When this panic and the associated epidemic are over, we are going to have to decide as a nation if the Bill of Rights and the rest of the Constitution are fair-weather documents that we set aside when we panic or if these are the founding documents we turn to when things get tough.  The American left has been trying to kill the constitution for a long time.  Leftists want a "living document," which means they can make it up as they go along.  "What about the deaths?" they scream.  "If we save just one life, it will be worth it."

You guys want to talk about life and death?  Some of the men who crossed the Delaware River with General Washington to attack Trenton fought barefoot in the snow.  Some died there.  At Concord and Lexington, they were fighting for a constitution yet unborn.  From Belleau Wood to the Battle of the Bulge, right up to Iraq and Afghanistan, we have filled cemeteries with people who took an oath to defend the Constitution.

At the moment, I think we are giving all that back pretty cheap.

Jerry Powlas has been a naval officer, engineer, and publisher and is the author of Red State Rebellion (available through Amazon).  "Everybody should read this book and tell their friends."  He lives in the burbs of Minneapolis with his wife Karen.  When not there, they can be found sailing their boat somewhere on Lake Superior.

My wife entered stage right (the hallway) and said in a frustrated voice, "I'm as mad as hell, and I'm not going to take it anymore!"  This got my attention because my wife is an even-tempered woman who normally takes moderation to excess.  Typically, I'm the one who breaks first, and she is the morale officer.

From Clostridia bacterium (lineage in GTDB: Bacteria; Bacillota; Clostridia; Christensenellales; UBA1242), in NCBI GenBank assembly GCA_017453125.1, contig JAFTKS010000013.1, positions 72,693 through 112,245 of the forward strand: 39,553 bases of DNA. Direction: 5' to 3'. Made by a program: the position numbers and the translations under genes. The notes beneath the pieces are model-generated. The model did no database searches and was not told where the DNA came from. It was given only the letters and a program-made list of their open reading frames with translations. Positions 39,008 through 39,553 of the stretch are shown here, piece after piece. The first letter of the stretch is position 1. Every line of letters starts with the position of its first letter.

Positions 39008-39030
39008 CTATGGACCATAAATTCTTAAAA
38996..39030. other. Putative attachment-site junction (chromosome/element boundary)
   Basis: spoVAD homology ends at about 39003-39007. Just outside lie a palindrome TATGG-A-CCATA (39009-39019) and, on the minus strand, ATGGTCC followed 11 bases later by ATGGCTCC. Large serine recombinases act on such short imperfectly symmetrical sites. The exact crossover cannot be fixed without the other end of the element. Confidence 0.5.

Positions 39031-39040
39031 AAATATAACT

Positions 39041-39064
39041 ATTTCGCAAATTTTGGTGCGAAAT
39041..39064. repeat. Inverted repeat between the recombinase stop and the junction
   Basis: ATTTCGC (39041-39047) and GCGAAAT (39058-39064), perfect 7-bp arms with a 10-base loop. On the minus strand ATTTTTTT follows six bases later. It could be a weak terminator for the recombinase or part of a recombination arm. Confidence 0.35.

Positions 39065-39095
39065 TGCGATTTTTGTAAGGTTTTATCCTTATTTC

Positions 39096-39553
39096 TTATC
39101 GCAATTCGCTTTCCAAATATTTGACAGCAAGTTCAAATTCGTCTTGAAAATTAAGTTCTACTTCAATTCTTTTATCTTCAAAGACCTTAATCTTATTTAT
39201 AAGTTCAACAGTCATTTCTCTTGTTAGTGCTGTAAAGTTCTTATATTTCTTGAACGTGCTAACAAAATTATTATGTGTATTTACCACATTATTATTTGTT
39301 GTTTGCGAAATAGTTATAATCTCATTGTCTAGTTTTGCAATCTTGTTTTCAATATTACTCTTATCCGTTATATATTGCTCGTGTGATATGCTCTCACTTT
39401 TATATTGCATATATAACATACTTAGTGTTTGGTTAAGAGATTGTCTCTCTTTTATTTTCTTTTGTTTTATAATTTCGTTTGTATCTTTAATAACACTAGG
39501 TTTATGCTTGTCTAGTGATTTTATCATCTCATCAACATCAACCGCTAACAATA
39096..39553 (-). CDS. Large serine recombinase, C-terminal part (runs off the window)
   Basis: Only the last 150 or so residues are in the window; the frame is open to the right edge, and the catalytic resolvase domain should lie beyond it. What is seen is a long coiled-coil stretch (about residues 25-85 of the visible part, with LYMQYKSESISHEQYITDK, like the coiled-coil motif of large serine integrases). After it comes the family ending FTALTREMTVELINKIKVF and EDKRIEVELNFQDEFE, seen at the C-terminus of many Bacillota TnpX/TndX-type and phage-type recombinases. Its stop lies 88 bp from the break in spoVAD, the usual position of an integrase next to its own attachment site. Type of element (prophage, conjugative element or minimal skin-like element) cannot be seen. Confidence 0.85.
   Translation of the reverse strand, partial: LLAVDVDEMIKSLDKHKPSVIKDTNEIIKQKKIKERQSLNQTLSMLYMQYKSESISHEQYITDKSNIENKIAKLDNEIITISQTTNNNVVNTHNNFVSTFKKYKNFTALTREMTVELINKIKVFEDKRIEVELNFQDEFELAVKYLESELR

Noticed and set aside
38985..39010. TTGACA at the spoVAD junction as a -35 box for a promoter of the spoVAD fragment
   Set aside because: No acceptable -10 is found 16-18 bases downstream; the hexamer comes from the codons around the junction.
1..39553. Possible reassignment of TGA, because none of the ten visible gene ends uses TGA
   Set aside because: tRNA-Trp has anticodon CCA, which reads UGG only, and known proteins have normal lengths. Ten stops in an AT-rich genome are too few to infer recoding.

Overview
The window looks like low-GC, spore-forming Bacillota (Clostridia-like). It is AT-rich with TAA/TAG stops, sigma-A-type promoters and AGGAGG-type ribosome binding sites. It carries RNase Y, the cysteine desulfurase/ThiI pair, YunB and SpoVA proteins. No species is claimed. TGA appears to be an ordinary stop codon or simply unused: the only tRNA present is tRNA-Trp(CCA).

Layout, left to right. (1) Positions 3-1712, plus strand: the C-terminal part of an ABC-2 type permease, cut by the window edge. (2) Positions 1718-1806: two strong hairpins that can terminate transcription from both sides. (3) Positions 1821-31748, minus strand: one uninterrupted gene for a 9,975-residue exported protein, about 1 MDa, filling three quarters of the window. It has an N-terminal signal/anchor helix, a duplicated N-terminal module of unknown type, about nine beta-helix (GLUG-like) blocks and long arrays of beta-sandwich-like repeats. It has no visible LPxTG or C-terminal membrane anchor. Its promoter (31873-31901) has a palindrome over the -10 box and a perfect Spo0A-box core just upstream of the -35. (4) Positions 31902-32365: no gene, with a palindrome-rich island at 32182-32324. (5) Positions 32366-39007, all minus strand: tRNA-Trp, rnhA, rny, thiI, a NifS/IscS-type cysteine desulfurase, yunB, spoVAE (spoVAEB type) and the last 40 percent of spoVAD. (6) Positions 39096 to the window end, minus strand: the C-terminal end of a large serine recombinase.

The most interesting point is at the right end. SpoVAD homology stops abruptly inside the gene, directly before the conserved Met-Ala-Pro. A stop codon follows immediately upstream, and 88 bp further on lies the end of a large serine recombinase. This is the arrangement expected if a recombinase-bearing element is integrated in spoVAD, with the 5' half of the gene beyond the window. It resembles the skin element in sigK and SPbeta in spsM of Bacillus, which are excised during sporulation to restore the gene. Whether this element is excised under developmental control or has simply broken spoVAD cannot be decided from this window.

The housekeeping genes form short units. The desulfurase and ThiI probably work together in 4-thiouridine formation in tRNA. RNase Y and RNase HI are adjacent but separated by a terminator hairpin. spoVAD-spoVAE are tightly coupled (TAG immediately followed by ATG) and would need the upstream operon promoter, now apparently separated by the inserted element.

I was the one who would be morale officer this time.  Step up to the plate, buddy, and give it a shot.  I did, and I hit it out of the park.

We were on "lockdown," or under house arrest, or something like that, but those terms sounded worse than the confinement was.  The governor's "stay-at-home order" extension allowed some movement outside the home.  Imagine that.  We (the people) had received permission from our governor to do things that just a few days ago we didn't need permission from anybody to do.  That concerned me.

I said to Karen, "Let's go for a drive tomorrow."  That got me a smile.  By morning, she was singing a tune as she dried her hair.  It was a modified version of "See the USA in your Chevrolet," made popular by Dinah Shore.  We don't have a Chevrolet, so it was See the USA in a Subaru.  Didn't matter.  She was singing.

We brought sandwiches and made it to the border just a little after lunch.  I stopped by the welcome sign.

"Free America is just over there," I said.  "Over here, it is $1,000 fine and or up to 90 days in jail if we violate the governor's first stay-at-home order and a $3,000 fine and a year in prison if we violate parts of his most recent extension.  Over there, none of that is a crime."